"We have to have unions that are flexible. That are saying, we want to fight for keeping the best teachers, too."
Guggenheim's film examines the state of public education in America - by following 5 students, desperate to transfer to better schools.
"I think a lot of people think the schools are not working over there, but they're fine for me. You know-- kids are-- kids are dropping out but not me. And that's what this movie is, it's a wakeup call, saying they aren't working for every kid," Guggenheim said.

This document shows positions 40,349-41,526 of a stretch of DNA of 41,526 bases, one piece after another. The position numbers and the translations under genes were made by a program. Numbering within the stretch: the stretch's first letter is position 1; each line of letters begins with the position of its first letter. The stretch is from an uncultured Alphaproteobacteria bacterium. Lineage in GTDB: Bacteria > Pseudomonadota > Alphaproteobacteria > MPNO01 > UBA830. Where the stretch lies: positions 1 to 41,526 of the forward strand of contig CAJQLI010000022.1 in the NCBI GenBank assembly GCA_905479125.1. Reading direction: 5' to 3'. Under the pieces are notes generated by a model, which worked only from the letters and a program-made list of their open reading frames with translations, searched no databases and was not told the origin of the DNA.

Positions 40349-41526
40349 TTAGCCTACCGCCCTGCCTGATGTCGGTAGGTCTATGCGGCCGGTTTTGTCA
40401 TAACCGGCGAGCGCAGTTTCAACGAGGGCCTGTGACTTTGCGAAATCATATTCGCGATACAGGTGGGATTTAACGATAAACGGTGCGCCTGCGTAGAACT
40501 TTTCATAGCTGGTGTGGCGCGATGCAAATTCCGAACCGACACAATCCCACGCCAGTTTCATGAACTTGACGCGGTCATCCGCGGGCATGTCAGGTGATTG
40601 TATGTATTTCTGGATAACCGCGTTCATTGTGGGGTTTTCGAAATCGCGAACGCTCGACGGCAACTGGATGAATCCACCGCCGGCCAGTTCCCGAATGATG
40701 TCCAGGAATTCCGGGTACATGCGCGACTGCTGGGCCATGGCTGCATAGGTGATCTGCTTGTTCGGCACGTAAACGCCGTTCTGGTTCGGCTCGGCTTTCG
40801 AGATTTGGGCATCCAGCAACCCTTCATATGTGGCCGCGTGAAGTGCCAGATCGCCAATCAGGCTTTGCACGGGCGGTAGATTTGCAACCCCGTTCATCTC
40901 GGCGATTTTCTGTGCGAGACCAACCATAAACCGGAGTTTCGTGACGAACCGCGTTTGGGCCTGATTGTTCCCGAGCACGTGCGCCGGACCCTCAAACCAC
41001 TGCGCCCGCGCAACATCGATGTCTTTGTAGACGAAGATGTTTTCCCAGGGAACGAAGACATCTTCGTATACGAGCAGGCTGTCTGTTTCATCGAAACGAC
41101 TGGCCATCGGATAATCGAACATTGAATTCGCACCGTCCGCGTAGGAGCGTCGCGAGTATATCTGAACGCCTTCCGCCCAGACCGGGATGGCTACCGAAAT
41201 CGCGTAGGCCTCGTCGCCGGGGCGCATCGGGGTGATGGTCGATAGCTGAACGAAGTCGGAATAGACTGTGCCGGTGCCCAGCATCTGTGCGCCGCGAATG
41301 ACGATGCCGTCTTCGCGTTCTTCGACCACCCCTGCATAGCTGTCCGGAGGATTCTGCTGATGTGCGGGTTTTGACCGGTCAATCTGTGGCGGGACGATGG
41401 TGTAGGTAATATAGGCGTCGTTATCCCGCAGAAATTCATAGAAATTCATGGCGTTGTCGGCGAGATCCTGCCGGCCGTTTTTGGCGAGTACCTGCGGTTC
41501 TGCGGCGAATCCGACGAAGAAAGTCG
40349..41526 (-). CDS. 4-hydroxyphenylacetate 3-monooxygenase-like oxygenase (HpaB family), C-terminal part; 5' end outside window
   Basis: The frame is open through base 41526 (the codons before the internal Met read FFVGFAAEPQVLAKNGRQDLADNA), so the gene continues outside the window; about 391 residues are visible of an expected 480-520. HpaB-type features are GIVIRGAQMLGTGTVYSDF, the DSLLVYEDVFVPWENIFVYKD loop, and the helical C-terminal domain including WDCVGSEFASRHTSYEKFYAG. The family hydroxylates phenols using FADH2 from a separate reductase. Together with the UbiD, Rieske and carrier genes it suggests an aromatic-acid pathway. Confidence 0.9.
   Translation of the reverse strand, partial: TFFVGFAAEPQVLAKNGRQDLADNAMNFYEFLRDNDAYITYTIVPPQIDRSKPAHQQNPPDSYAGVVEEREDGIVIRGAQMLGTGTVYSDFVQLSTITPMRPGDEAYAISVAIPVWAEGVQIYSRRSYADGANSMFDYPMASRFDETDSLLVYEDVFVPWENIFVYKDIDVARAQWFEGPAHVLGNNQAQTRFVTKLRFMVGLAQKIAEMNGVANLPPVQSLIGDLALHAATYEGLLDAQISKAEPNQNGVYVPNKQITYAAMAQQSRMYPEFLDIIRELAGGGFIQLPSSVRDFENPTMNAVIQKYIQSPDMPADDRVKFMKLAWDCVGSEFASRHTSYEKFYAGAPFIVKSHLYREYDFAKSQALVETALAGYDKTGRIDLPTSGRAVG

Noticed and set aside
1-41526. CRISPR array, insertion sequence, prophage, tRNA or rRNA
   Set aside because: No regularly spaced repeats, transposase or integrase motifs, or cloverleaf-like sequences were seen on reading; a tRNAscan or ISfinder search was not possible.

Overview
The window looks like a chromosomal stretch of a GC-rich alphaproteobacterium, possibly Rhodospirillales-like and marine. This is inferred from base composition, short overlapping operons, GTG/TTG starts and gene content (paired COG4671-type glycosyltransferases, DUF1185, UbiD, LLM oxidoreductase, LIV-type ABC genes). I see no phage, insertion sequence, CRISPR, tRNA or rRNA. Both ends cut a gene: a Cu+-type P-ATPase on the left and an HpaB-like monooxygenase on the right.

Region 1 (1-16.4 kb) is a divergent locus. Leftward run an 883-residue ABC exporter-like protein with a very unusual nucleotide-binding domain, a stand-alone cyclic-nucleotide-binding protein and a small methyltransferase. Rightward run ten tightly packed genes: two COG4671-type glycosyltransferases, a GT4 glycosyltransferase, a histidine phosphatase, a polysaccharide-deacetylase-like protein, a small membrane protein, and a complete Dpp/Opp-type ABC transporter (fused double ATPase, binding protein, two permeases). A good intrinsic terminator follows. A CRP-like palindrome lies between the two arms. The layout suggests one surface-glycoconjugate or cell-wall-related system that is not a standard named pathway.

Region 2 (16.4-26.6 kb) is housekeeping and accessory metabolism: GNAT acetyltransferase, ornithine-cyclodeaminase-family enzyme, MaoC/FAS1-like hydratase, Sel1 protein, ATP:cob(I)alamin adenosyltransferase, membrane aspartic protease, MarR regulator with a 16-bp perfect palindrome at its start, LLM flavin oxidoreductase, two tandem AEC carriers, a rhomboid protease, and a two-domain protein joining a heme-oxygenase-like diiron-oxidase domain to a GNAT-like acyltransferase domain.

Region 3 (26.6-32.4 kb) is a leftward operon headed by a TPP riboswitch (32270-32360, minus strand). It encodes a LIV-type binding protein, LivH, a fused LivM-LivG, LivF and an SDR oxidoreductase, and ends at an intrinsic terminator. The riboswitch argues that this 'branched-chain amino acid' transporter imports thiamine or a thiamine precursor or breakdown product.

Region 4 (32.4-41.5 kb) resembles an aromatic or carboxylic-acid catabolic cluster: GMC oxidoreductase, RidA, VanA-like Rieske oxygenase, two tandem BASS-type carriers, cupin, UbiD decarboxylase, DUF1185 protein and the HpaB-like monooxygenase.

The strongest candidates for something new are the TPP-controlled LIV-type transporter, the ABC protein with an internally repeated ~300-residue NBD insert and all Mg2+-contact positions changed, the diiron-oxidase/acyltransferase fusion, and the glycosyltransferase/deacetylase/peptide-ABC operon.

Three educators joined the conversation via Skype. Harlem principal Barbara Freeman thought the film was "a little slanted."
"I think that there are a lot of great public schools with great teachers, and great administrators, and great families that I would have liked to have seen," Freeman said. "I didn't feel it was a true portrayal of what is happening in all schools."
The film opens in select theaters, Friday.